Electrophoretic Ink

What Does Electrophoretic Ink Mean?

Electrophoretic Ink (E Ink) is a proprietary technology developed by the E Ink Corporation that mimics the appearance of ink on paper. Because E Ink makes use of reflected light to show a page, it works well with an external light source, like a light bulb or direct sunlight. E Ink consumes minimal energy, so devices that implement it in their displays can run for weeks after a single full charge. E Ink is commonly used in e-readers.


Techopedia Explains Electrophoretic Ink

E Ink technology makes use of tiny capsules called microcapsules, which contain a clear fluid as well as tinier black and white particles. When an electric field is applied to a microcapsule, the negatively charged black particles go one way, while the positively charged white particles go the other. Once the particles are in place, they lay suspended even when the electric field is removed. When the electric field is reversed, the particles exchange places. They stay suspended there on either side of each other even when the electric field is removed. This characteristic allows the microcapsule to use almost no energy while the particles are suspended. Because the microcapsules don’t consume much energy when they are in a suspended state, the page can save energy until the reader moves to a new page.

A vast collection of these microcapsules make up the entire surface of a typical E Ink-driven display. Because each microcapsule can be exposed to a different electric field direction or polarity, it is possible to come up with a combination of electric field directions to show correspondingly different combinations of black and white on the exposed side of the display. This is how text is produced.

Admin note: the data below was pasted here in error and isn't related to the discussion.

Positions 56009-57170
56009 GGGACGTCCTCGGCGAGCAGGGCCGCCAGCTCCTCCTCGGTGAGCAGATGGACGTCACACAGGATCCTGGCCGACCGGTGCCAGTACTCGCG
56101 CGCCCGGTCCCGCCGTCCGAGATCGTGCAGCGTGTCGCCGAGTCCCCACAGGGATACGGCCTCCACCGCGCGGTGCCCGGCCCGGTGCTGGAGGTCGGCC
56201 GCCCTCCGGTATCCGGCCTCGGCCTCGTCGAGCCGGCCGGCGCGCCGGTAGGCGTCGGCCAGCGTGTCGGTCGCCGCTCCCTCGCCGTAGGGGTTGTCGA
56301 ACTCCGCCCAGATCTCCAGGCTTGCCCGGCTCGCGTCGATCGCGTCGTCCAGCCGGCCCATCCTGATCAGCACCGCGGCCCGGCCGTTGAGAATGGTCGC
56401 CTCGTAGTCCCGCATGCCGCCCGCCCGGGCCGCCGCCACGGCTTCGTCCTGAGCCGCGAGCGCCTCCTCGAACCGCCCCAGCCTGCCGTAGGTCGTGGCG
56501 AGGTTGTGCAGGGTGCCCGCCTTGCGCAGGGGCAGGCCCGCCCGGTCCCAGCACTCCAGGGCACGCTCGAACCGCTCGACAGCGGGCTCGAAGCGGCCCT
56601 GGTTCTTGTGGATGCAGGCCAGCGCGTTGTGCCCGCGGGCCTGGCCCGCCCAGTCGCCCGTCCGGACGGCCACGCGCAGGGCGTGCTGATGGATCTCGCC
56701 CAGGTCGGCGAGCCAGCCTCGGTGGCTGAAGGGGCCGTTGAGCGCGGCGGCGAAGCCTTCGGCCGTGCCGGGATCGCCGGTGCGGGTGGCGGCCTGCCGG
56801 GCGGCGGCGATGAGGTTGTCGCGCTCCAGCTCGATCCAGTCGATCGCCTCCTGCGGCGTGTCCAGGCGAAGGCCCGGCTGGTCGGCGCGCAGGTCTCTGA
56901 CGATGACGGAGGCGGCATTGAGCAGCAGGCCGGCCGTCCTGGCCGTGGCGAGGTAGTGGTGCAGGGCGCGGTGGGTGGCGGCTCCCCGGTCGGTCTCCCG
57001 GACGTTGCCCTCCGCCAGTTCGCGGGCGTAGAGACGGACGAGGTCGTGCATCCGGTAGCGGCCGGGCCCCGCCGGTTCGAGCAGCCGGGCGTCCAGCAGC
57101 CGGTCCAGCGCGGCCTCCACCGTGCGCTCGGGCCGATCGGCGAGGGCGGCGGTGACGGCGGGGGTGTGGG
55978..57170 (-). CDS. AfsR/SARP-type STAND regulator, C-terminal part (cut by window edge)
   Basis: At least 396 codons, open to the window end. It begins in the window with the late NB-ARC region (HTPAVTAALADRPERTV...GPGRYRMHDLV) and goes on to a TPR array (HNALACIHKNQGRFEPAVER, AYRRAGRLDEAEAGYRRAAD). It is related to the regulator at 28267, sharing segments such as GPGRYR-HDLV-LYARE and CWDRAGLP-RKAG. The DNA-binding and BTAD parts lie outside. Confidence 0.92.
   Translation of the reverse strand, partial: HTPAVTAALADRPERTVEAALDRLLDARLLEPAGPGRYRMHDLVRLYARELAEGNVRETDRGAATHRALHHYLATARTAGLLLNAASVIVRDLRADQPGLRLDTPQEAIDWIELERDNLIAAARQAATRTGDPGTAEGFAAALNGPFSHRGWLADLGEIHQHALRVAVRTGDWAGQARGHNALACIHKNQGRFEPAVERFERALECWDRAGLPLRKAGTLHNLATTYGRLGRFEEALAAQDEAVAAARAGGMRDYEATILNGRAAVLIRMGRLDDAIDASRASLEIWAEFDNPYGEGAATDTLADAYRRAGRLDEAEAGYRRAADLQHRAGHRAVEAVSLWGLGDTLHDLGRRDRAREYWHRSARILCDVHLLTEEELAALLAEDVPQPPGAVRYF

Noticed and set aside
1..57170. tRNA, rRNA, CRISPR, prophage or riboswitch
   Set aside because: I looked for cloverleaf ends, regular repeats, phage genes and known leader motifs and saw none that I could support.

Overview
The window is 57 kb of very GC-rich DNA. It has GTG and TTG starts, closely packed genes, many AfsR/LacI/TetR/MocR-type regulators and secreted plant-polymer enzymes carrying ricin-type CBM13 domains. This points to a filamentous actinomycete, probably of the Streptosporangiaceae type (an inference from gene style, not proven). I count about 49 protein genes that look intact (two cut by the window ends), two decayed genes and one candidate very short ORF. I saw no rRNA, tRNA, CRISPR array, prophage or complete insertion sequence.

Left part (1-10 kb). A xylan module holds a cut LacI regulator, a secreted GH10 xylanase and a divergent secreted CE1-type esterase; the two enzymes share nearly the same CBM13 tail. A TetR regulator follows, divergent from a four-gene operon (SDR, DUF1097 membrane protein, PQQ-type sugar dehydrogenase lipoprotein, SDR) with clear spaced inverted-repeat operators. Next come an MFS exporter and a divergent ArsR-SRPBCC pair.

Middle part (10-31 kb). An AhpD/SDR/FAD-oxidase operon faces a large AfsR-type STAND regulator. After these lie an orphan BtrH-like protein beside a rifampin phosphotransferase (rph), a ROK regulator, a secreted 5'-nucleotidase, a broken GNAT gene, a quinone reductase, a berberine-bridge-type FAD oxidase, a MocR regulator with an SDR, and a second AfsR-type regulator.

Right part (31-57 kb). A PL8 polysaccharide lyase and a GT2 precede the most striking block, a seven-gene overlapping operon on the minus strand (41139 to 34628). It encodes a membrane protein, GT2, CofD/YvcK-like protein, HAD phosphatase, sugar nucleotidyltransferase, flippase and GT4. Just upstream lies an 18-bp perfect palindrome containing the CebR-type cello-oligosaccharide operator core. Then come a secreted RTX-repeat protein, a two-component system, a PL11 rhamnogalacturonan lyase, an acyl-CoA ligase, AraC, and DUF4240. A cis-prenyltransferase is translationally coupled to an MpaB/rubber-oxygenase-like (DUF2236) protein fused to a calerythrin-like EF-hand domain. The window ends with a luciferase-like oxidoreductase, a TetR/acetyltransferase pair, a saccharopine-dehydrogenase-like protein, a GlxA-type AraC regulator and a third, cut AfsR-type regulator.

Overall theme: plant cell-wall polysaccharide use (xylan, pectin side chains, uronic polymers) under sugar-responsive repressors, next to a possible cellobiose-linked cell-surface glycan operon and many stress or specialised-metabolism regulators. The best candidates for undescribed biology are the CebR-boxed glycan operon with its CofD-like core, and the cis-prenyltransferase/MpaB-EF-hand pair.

Initially, E Ink technology could only show images and text in grayscale. Today, E Ink is able to produce color images and text by using color filters on top of the E Ink display.


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Margaret Rouse

Margaret Rouse is an award-winning technical writer and teacher known for her ability to explain complex technical subjects to a non-technical, business audience. Over the past twenty years her explanations have appeared on TechTarget websites and she's been cited as an authority in articles by the New York Times, Time Magazine, USA Today, ZDNet, PC Magazine and Discovery Magazine.Margaret's idea of a fun day is helping IT and business professionals learn to speak each other’s highly specialized languages. If you have a suggestion for a new definition or how to improve a technical explanation, please email Margaret or contact her…